the full-time writerly life: the big picture
So what do I do with myself all year?
(I figure this is the biggest scale on which I can usefully address the question of how I will be organizing my life. Once we start talking about multiple years at a time, too many of the variables are out of my hands.)
Historically, the answer has been that I write a novel every summer. I missed a couple in there, and sometimes I wrote one during the winter, but on the whole, novels have been summer things, because I’ve been in school.
This has also, to some extent, dictated my pace: it takes me about three to four months to complete a draft. At 1K a day, which is my standard pace, I get about 30K per month, so 3-4 months is enough to produce an average-size fantasy novel. In practice, that’s usually an under-estimate, though I miss days, I treat 1K as a daily minimum rather than an average, so over time I build up a margin of safety. I also tend to speed up as I get closer to the end of the book.
I think it’s fair, then, to divide the year into thirds: three four-month periods. It’ll do as a rough guideline, anyway.
Here’s where it gets fuzzier, because I don’t actually know what I’ll be doing for the next couple of years. In Ashes Lie is the second book of a two-book contract, so other than the revisions (which I’m working on right now) and the rest of its production process, I’m not under contract for anything at the moment. I have some educated guesses as to what I’ll be doing next, but no guarantees yet, and so I’m going to restrict myself to more general terms here.
I can certainly write a novel a year. I was able to do that even while in school full-time; I can do it now. So that’s one third of the year dedicated to writing a novel. What about the other two-thirds?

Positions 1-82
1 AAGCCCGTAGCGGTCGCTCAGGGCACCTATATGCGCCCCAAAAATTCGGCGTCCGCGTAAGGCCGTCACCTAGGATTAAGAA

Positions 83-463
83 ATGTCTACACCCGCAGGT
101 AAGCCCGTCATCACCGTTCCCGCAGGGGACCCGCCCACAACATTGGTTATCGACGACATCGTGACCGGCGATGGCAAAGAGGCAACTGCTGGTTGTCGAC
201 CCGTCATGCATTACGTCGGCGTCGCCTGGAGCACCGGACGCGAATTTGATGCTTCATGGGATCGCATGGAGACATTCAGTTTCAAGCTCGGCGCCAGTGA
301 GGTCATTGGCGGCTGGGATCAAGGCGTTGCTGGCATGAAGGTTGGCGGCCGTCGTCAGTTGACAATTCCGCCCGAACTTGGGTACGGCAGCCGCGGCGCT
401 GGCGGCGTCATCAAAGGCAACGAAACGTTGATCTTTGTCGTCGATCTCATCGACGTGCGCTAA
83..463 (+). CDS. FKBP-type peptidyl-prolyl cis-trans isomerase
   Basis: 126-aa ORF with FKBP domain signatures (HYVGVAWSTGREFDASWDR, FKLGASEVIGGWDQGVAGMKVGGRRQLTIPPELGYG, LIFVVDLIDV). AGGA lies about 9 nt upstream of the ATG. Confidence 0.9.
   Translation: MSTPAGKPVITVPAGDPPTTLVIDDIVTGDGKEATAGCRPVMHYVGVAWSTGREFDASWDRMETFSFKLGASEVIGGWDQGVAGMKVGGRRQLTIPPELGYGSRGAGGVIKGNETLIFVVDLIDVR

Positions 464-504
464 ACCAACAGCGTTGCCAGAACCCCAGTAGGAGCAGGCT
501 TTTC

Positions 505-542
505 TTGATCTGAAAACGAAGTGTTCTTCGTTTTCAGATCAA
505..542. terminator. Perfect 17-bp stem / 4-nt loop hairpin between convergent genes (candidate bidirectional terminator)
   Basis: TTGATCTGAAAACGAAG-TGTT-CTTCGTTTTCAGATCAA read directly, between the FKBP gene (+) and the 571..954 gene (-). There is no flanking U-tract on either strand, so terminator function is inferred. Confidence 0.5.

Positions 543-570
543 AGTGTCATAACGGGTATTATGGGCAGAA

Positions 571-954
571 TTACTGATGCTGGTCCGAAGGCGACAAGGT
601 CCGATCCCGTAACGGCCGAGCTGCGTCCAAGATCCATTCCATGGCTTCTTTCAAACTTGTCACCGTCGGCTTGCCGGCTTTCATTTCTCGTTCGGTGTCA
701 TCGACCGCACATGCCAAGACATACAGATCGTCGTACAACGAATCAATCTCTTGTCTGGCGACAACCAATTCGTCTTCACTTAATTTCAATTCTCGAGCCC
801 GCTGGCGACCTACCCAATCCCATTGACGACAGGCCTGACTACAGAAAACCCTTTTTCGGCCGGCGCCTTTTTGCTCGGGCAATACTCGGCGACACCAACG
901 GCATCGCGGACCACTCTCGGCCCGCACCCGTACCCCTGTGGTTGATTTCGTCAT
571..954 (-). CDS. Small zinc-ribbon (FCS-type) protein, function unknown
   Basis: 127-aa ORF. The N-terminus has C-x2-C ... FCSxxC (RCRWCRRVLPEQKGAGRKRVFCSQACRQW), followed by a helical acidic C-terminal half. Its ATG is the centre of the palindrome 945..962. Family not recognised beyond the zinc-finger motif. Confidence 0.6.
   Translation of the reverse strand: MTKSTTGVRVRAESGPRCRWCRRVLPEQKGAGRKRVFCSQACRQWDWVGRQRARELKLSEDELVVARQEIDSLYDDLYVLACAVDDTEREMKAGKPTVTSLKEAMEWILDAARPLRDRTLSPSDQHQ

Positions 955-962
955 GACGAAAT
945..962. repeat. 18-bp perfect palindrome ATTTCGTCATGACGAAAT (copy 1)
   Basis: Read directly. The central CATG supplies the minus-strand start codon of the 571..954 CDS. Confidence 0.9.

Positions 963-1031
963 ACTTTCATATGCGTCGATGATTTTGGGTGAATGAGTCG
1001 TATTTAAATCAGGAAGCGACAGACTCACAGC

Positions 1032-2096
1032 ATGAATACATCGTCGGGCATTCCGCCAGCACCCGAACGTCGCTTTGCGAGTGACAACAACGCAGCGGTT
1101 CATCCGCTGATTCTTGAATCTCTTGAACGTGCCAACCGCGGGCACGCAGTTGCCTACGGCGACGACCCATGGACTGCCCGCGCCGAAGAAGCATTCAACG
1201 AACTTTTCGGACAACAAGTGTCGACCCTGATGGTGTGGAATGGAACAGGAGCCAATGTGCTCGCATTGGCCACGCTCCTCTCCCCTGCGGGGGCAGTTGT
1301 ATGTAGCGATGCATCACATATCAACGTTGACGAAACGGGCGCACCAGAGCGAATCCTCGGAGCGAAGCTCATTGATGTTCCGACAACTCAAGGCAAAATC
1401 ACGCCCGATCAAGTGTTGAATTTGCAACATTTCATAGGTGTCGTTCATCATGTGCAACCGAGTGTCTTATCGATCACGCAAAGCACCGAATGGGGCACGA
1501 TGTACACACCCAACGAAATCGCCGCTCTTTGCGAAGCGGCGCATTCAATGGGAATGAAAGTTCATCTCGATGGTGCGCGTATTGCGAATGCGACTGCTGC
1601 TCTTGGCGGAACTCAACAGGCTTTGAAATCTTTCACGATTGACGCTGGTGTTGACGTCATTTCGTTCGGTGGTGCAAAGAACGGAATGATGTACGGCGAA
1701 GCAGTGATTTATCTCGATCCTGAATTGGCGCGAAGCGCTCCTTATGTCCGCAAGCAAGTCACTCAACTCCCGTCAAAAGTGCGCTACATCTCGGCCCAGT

After years of having nothing much in the way of YA ideas in my head, I’m starting to grow some. So it’s entirely possible I’ll find myself publishing for both adults and teens in the future. Which works out well: a YA novel is maybe half the length of an adult one, depending. Can I write a novel and a half each year? I think so. (My average while in college was slightly better than that, in fact.) I even think I can handle prepping for an adult book — research and so on — while writing a YA. So my ideal yearly schedule would have me writing the YA in the four months preceding the block in which I’m working on the adult novel.
But of course we have to figure in deadlines, which will be dictated by my publisher’s schedule for putting things out. My own order and timing will have to shift to meet reality on the ground.
What about the last third of the year? Odds are high — one might even say certain — that I’ll be revising and copy-editing and page-proofing during that time, since it will follow on the delivery of one book or another. But that isn’t four months of daily work. And while I may be prepping for the next book, it’s hard to imagine that being a full workload, either.
And that’s fine, because I need some time to play. My hope is that the remaining portion of the year, the “vacation” in which I am not drafting a contracted novel, will be spent on playing with new ideas. It’s rare for me to produce a book from a dead halt; usually I’ve got anywhere from a few thousand to forty thousand words already squirreled away in a file by the time I officially sit down to write that book. (Okay, 40K has only happened once. But 10K, sure.) So the last third is for spec projects, things I’m not contracted for but am maybe interested in pitching, or even just stuff I want to do for the hell of it, with no certain expectation of what I’d do with that book if I had it. I’ll be a lot happier if I have a stable of such things, so that when a given contract ends and an editor says, “what would you like to do next?,” I have a bunch of little saplings ready to be turned into full-grown trees.
So the thirds are, in adjustable order: Write YA while prepping adult. Write adult while processing YA for publication. Write whatever I feel like while processing adult and prepping YA.
I think that could work. I like the sound of it, anyway, because it allows me to keep up a book-a-year schedule in both fields while still having some time for work-fun.
We’ll see what happens when I try to put this into practice.